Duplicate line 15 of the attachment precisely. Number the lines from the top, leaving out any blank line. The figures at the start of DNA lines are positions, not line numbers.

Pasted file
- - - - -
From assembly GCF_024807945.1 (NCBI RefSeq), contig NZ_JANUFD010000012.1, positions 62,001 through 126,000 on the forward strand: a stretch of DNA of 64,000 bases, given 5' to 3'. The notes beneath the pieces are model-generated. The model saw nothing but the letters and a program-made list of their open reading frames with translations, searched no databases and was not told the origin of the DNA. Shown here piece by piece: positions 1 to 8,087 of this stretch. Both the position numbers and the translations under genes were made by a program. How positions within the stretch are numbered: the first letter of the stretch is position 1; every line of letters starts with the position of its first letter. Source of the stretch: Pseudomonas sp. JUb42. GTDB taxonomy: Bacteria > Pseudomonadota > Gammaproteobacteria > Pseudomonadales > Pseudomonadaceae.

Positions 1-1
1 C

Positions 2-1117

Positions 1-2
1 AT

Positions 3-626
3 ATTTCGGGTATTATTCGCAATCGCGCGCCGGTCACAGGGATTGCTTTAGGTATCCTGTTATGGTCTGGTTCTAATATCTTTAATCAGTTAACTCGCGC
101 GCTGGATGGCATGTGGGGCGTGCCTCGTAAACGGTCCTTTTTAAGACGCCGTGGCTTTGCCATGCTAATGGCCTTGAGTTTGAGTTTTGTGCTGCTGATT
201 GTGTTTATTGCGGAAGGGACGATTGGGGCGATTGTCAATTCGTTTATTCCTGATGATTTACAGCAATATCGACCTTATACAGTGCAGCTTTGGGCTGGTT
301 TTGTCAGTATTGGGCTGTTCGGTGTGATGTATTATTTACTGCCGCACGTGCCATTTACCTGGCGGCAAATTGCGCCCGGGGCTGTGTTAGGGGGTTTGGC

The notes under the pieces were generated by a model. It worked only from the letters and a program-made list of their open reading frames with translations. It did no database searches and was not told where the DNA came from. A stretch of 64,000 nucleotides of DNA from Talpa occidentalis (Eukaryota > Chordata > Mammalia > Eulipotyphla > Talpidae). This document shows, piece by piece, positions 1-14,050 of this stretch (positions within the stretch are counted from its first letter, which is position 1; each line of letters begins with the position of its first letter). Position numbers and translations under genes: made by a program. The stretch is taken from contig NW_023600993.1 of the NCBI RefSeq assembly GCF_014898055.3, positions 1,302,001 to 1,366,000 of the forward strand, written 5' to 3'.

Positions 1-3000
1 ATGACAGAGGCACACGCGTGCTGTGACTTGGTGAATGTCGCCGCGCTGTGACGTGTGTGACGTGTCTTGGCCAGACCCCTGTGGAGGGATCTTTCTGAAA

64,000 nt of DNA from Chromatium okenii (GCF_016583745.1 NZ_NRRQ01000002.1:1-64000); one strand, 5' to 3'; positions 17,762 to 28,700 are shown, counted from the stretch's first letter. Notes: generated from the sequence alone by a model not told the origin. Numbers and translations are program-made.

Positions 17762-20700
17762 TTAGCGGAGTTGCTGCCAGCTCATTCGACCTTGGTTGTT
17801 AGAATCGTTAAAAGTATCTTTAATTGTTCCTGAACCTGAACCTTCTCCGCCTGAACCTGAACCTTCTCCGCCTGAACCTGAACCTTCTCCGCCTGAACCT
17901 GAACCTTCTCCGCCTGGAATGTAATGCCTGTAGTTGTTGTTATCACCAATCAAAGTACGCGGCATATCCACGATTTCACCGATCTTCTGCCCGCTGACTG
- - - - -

64,000 nt of DNA from Chromatium okenii (GCF_016583745.1 NZ_NRRQ01000002.1:1-64000); one strand, 5' to 3'; positions 17,762 to 28,700 are shown, counted from the stretch's first letter. Notes: generated from the sequence alone by a model not told the origin. Numbers and translations are program-made.